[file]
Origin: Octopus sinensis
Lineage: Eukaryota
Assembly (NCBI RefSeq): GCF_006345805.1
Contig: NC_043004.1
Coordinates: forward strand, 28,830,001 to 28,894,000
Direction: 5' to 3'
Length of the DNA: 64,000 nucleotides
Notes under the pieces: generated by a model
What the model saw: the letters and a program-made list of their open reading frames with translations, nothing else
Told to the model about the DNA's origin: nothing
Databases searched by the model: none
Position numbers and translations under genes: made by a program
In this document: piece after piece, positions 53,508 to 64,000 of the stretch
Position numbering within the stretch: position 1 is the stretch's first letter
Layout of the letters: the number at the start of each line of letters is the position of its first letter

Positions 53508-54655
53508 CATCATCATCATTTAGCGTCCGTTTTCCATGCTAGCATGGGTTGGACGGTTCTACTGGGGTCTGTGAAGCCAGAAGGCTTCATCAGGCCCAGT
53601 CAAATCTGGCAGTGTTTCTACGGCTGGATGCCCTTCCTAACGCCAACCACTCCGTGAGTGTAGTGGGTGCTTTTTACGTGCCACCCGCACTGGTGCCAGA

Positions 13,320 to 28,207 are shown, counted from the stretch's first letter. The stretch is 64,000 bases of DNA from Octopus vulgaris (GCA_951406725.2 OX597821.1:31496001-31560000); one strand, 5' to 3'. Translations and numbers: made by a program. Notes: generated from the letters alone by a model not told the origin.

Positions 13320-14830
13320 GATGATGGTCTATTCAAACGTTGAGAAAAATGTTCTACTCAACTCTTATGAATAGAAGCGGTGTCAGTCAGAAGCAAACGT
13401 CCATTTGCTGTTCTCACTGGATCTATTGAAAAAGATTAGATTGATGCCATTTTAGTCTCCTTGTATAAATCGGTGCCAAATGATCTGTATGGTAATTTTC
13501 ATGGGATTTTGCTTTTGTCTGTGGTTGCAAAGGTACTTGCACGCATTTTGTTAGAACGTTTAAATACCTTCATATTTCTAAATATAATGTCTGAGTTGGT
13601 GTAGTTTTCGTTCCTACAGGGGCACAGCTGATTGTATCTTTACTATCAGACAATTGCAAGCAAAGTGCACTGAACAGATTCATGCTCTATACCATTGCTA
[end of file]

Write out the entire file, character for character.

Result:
Origin: Octopus sinensis
Lineage: Eukaryota
Assembly (NCBI RefSeq): GCF_006345805.1
Contig: NC_043004.1
Coordinates: forward strand, 28,830,001 to 28,894,000
Direction: 5' to 3'
Length of the DNA: 64,000 nucleotides
Notes under the pieces: generated by a model
What the model saw: the letters and a program-made list of their open reading frames with translations, nothing else
Told to the model about the DNA's origin: nothing
Databases searched by the model: none
Position numbers and translations under genes: made by a program
In this document: piece after piece, positions 53,508 to 64,000 of the stretch
Position numbering within the stretch: position 1 is the stretch's first letter
Layout of the letters: the number at the start of each line of letters is the position of its first letter

Positions 53508-54655
53508 CATCATCATCATTTAGCGTCCGTTTTCCATGCTAGCATGGGTTGGACGGTTCTACTGGGGTCTGTGAAGCCAGAAGGCTTCATCAGGCCCAGT
53601 CAAATCTGGCAGTGTTTCTACGGCTGGATGCCCTTCCTAACGCCAACCACTCCGTGAGTGTAGTGGGTGCTTTTTACGTGCCACCCGCACTGGTGCCAGA

Positions 13,320 to 28,207 are shown, counted from the stretch's first letter. The stretch is 64,000 bases of DNA from Octopus vulgaris (GCA_951406725.2 OX597821.1:31496001-31560000); one strand, 5' to 3'. Translations and numbers: made by a program. Notes: generated from the letters alone by a model not told the origin.

Positions 13320-14830
13320 GATGATGGTCTATTCAAACGTTGAGAAAAATGTTCTACTCAACTCTTATGAATAGAAGCGGTGTCAGTCAGAAGCAAACGT
13401 CCATTTGCTGTTCTCACTGGATCTATTGAAAAAGATTAGATTGATGCCATTTTAGTCTCCTTGTATAAATCGGTGCCAAATGATCTGTATGGTAATTTTC
13501 ATGGGATTTTGCTTTTGTCTGTGGTTGCAAAGGTACTTGCACGCATTTTGTTAGAACGTTTAAATACCTTCATATTTCTAAATATAATGTCTGAGTTGGT
13601 GTAGTTTTCGTTCCTACAGGGGCACAGCTGATTGTATCTTTACTATCAGACAATTGCAAGCAAAGTGCACTGAACAGATTCATGCTCTATACCATTGCTA